Temporal dynamics and spatial variability in the enhancement of canopy leaf area under elevated atmospheric CO 2

Temporal dynamics and spatial variability in the enhancement of canopy leaf area under elevated... Increased canopy leaf area (L) may lead to higher forest productivity and alter processes such as species dynamics and ecosystem mass and energy fluxes. Few CO2 enrichment studies have been conducted in closed canopy forests and none have shown a sustained enhancement of L. We reconstructed 8 years (1996–2003) of L at Duke's Free Air CO2 Enrichment experiment to determine the effects of elevated atmospheric CO2 concentration ((CO2)) on L before and after canopy closure in a pine forest with a hardwood component, focusing on interactions with temporal variation in water availability and spatial variation in nitrogen (N) supply. The dynamics of L were reconstructed using data on leaf litterfall mass and specific leaf area for hardwoods, and needle litterfall mass and specific leaf area combined with needle elongation rates, and fascicle and shoot counts for pines. The dynamics of pine L production and senescence were unaffected by elevated (CO2), although L senescence for hardwoods was slowed. Elevated (CO2) enhanced pine L and the total canopy L (combined pine and hardwood species; P<0.050); on average, enhancement following canopy closure was ∼16% and 14% respectively. However, variation in pine L and its response to elevated (CO2) was not random. Each year pine L under ambient and elevated (CO2) was spatially correlated to the variability in site nitrogen availability (e.g. r2=0.94 and 0.87 in 2001, when L was highest before declining due to droughts and storms), with the (CO2)‐induced enhancement increasing with N (P=0.061). Incorporating data on N beyond the range of native fertility, achieved through N fertilization, indicated that pine L had reached the site maximum under elevated (CO2) where native N was highest. Thus closed canopy pine forests may be able to increase leaf area under elevated (CO2) in moderate fertility sites, but are unable to respond to (CO2) in both infertile sites (insufficient resources) and sites having high levels of fertility (maximum utilization of resources). The total canopy L, representing the combined L of pine and hardwood species, was constant across the N gradient under both ambient and elevated (CO2), generating a constant enhancement of canopy L. Thus, in mixed species stands, L of canopy hardwoods which developed on lower fertility sites (∼3 g N inputs m−2 yr−1) may be sufficiently enhanced under elevated (CO2) to compensate for the lack of response in pine L, and generate an appreciable response of total canopy L (∼14%). http://www.deepdyve.com/assets/images/DeepDyve-Logo-lg.png Global Change Biology Wiley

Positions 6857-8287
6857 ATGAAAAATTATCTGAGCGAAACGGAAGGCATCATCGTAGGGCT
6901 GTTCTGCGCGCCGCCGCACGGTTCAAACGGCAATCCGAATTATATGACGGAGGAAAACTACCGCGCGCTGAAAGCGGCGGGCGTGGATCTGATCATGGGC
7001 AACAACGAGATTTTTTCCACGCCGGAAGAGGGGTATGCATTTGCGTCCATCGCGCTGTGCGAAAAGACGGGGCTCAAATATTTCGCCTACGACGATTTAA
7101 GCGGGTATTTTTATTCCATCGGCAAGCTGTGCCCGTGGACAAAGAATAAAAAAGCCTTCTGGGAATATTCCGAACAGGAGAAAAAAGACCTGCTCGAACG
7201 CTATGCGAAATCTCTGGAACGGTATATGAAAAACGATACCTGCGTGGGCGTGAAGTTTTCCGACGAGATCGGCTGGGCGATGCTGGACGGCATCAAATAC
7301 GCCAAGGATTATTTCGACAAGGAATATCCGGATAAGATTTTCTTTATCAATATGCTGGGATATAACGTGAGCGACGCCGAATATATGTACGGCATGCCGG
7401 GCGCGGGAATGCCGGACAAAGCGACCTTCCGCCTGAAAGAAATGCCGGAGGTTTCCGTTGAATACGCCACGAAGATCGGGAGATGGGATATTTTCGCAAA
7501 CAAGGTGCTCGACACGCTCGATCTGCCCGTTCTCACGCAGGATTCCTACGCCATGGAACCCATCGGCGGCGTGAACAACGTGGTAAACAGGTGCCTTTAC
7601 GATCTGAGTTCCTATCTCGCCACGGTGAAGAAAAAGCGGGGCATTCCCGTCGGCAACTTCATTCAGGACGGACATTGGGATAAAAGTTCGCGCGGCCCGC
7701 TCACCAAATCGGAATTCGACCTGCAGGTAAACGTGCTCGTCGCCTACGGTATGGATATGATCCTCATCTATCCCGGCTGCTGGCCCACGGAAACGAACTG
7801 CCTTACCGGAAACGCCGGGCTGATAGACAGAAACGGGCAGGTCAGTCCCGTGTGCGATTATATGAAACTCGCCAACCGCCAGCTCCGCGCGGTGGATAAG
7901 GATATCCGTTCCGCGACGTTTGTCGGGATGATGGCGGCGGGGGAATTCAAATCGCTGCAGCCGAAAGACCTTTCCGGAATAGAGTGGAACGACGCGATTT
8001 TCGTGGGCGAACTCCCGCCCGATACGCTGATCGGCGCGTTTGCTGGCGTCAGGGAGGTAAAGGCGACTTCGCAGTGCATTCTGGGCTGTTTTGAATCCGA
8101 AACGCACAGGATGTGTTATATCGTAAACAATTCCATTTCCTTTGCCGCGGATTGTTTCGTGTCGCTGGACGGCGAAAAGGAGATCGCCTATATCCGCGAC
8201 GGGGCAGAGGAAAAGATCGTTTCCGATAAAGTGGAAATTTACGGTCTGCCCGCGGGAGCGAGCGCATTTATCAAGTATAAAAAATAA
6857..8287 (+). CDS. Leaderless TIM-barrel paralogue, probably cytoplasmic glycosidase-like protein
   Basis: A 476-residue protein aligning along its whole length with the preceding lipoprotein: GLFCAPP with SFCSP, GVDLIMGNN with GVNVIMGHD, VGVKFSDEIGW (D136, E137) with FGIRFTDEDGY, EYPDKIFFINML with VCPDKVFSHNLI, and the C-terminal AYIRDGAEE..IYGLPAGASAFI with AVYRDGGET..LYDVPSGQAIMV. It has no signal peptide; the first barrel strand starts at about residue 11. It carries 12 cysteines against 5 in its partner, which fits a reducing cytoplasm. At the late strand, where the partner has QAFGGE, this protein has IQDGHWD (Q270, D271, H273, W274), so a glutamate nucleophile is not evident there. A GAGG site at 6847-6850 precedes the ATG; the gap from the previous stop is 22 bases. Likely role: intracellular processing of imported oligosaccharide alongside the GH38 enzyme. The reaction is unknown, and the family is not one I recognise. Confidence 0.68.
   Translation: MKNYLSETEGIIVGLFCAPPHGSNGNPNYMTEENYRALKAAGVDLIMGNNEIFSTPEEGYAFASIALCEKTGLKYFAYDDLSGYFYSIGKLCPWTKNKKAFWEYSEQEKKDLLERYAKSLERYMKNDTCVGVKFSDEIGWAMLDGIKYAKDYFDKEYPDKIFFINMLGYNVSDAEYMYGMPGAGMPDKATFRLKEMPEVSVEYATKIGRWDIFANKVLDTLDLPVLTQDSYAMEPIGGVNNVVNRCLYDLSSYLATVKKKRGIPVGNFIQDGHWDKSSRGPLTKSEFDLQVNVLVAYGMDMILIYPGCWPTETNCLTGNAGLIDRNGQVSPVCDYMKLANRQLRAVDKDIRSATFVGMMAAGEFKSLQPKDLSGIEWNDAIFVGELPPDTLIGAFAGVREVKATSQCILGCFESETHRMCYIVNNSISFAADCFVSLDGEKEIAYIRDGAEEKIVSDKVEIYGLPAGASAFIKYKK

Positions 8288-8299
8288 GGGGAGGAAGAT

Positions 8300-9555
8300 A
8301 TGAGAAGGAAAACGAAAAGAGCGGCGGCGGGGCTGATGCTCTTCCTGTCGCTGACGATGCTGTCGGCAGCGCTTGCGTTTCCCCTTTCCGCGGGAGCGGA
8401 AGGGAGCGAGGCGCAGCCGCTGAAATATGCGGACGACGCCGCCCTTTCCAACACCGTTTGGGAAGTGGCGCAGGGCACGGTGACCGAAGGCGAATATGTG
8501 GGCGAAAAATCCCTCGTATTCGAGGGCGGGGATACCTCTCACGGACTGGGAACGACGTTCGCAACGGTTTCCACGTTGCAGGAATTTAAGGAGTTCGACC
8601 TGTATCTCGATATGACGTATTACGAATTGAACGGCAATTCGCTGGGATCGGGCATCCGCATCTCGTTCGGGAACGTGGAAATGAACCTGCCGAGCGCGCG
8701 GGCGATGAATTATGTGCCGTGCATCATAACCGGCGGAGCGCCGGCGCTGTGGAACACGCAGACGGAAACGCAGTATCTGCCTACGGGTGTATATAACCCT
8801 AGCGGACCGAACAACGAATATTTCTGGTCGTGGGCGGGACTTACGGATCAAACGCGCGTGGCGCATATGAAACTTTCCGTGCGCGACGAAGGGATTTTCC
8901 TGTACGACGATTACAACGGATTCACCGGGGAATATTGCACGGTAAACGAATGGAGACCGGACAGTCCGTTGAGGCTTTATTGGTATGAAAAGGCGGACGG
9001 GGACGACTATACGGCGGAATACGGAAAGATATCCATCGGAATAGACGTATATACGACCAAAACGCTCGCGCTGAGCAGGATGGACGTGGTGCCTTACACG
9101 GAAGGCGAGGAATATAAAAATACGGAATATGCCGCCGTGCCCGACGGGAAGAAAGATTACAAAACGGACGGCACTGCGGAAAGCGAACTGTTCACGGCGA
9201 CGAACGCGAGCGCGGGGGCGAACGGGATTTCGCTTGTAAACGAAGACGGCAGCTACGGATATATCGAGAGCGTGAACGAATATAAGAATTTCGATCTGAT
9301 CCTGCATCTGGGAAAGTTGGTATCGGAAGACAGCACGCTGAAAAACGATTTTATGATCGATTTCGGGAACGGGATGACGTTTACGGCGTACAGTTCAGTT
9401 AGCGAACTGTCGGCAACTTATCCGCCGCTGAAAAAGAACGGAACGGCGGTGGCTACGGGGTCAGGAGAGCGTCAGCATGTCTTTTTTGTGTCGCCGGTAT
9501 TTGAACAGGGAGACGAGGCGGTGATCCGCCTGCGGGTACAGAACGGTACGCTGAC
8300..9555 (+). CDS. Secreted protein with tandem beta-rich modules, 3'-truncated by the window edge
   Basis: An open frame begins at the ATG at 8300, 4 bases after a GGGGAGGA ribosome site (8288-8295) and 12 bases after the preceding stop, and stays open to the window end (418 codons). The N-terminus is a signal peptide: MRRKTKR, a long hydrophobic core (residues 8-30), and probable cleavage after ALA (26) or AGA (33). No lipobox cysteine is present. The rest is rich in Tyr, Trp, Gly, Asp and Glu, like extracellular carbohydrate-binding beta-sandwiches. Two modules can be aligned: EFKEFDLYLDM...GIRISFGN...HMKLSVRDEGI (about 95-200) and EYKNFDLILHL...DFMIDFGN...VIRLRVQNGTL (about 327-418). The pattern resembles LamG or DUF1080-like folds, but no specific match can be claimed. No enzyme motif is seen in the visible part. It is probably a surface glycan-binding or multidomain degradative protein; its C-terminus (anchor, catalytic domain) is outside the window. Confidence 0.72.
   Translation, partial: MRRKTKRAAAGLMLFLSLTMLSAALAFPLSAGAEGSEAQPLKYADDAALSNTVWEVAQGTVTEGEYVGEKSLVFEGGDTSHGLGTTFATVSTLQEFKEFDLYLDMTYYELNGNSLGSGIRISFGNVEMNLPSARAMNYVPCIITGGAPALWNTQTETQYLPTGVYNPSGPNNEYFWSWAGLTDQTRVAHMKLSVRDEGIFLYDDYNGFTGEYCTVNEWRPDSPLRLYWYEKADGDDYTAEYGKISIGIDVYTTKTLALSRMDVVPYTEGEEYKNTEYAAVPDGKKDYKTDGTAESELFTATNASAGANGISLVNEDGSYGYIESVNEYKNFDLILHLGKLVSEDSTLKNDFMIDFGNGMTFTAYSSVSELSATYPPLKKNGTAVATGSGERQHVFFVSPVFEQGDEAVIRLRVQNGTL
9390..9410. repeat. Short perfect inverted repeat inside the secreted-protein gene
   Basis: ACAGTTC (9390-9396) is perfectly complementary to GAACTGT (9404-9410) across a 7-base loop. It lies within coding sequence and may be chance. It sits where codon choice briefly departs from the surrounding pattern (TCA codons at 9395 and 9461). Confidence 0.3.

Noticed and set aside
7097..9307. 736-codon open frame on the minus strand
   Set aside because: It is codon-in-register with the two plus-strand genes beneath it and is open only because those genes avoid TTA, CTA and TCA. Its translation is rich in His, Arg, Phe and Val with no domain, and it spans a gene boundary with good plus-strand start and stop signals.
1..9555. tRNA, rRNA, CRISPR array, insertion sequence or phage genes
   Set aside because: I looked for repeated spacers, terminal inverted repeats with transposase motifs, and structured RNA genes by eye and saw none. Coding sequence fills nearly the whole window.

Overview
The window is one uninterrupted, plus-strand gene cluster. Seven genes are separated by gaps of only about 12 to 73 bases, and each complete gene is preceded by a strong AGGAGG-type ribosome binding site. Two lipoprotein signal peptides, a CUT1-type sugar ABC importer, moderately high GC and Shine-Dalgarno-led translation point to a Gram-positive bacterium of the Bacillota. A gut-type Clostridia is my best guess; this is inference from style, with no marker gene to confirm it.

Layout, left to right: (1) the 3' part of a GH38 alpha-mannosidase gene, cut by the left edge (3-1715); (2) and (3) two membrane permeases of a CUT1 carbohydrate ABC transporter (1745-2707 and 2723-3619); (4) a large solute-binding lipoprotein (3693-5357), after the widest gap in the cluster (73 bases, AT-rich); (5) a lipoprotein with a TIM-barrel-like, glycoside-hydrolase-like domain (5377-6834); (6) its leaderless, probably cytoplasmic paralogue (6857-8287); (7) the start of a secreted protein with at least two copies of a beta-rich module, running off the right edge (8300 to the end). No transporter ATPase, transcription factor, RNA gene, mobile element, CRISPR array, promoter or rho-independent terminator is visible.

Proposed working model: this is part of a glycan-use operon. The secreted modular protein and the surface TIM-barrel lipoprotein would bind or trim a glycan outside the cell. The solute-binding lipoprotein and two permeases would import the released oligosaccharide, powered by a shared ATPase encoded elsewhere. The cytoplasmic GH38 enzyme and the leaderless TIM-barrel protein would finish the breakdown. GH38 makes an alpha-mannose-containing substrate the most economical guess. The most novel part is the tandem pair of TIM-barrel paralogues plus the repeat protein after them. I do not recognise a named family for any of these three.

Temporal dynamics and spatial variability in the enhancement of canopy leaf area under elevated atmospheric CO 2

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Publisher
Wiley
Copyright
Copyright © 2007 Wiley Subscription Services, Inc., A Wiley Company
ISSN
1354-1013
eISSN
1365-2486
DOI
10.1111/j.1365-2486.2007.01455.x
Publisher site
See Article on Publisher Site

Abstract

Increased canopy leaf area (L) may lead to higher forest productivity and alter processes such as species dynamics and ecosystem mass and energy fluxes. Few CO2 enrichment studies have been conducted in closed canopy forests and none have shown a sustained enhancement of L. We reconstructed 8 years (1996–2003) of L at Duke's Free Air CO2 Enrichment experiment to determine the effects of elevated atmospheric CO2 concentration ((CO2)) on L before and after canopy closure in a pine forest with a hardwood component, focusing on interactions with temporal variation in water availability and spatial variation in nitrogen (N) supply. The dynamics of L were reconstructed using data on leaf litterfall mass and specific leaf area for hardwoods, and needle litterfall mass and specific leaf area combined with needle elongation rates, and fascicle and shoot counts for pines. The dynamics of pine L production and senescence were unaffected by elevated (CO2), although L senescence for hardwoods was slowed. Elevated (CO2) enhanced pine L and the total canopy L (combined pine and hardwood species; P<0.050); on average, enhancement following canopy closure was ∼16% and 14% respectively. However, variation in pine L and its response to elevated (CO2) was not random. Each year pine L under ambient and elevated (CO2) was spatially correlated to the variability in site nitrogen availability (e.g. r2=0.94 and 0.87 in 2001, when L was highest before declining due to droughts and storms), with the (CO2)‐induced enhancement increasing with N (P=0.061). Incorporating data on N beyond the range of native fertility, achieved through N fertilization, indicated that pine L had reached the site maximum under elevated (CO2) where native N was highest. Thus closed canopy pine forests may be able to increase leaf area under elevated (CO2) in moderate fertility sites, but are unable to respond to (CO2) in both infertile sites (insufficient resources) and sites having high levels of fertility (maximum utilization of resources). The total canopy L, representing the combined L of pine and hardwood species, was constant across the N gradient under both ambient and elevated (CO2), generating a constant enhancement of canopy L. Thus, in mixed species stands, L of canopy hardwoods which developed on lower fertility sites (∼3 g N inputs m−2 yr−1) may be sufficiently enhanced under elevated (CO2) to compensate for the lack of response in pine L, and generate an appreciable response of total canopy L (∼14%).

Journal

Global Change BiologyWiley

Published: Dec 1, 2007

References

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